Filing A Car Insurance Claim? Better Scour Your Social Networks Before Claims Adjusters Do
What you Tweet can and will be used against you in a court of law.
That’s what insurance attorneys are saying when it comes to social networking and car accidents: By no means should you be Facebooking, Instagramming, Pinteresting, LinkedIn-ing or otherwise socially broadcasting details at the scene of the accident.
“Checking social media accounts has become one of the first things an insurance company or adjuster will do when you file a claim,” Frank Darras, an insurance attorney in Ontario, Calif., told the automotive information and pricing provider Edmunds.com in an interview published last week.
Darras and other lawyers who represent people fighting insurance companies who deny claims say that in recent years it has become an industry standard for claims adjustors to sift through publicly available content of their customers, seeking out any information that might build a case for them to deny claims or lower payouts.
In some cases the claims adjustors find outright fraud based on Facebook or Twitter posts that contradict details given on claims reports. For example, someone might file a hit-and-run with the insurer but then post contradictory details on Facebook admitting fault.
But insurers go even further. They scour claimants’ social networks for clues to driving habits. Post a ton of drifting videos on your profile? It could hint that you’re a fan of reckless driving. Post on Foursquare a photo of yourself in a bar parking lot, it could suggest a penchant for drinking and driving. Even bad reviews on eBay could provide hints about the type of person you are.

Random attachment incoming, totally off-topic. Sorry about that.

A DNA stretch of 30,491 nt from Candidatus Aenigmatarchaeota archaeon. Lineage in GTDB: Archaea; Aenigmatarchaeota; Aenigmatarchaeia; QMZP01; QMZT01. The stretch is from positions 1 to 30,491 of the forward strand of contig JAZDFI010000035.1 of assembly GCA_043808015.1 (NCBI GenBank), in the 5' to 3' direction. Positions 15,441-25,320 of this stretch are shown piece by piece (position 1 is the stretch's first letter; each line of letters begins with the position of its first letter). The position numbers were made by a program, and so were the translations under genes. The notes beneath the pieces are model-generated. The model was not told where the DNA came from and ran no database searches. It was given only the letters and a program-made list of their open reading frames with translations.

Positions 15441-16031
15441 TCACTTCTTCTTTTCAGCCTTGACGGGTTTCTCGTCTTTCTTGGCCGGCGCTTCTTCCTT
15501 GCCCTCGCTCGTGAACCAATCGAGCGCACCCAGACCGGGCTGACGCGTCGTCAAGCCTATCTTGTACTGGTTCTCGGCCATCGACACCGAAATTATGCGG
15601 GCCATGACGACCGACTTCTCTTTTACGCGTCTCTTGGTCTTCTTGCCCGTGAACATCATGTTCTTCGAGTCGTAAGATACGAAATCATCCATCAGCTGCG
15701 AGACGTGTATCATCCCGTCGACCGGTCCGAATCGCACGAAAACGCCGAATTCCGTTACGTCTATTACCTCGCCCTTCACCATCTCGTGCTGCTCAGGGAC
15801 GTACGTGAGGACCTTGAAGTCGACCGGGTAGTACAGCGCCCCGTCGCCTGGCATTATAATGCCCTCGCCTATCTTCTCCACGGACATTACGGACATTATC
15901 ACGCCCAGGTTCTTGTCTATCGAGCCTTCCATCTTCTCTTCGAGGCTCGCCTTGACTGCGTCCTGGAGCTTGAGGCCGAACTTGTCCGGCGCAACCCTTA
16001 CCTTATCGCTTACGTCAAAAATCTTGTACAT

While a lot of this content doesn’t necessarily provide definitive proof of insurance fraud, the material can be used in court in the event of a legal battle, especially in cases involving personal injury.
Jaclyn S. Millner, an attorney at Fitch, Johnson, Larson & Held, P.A., and Gregory M. Duhl, associate professor of law at the William Mitchell College of Law in St. Paul, Minn., pointed out to the Association of Certified Fraud Examiners in a report last year that investigating social networking content that’s not protected with privacy settings is not considered an ethical breach.
Furthermore, while ethical codes prevent attorneys and their investigators from clandestine “friending” of targets in order to access content protected by privacy settings, these ethical codes do not extend to investigators not hired by attorneys or by insurance companies themselves. As long as attorneys representing insurance companies do not instruct non-attorney investigators to try to access private content by successfully initiating contact with the target, then any content behind privacy settings may be used in any legal proceedings.
Because of employers’ increased scrutiny of social networks, people have started managing their public profiles more carefully. Now that insurance claims adjustors are making it standard operating procedure to scour the Web for reasons to deny claims, people have more reason to be more discreet with the content they share.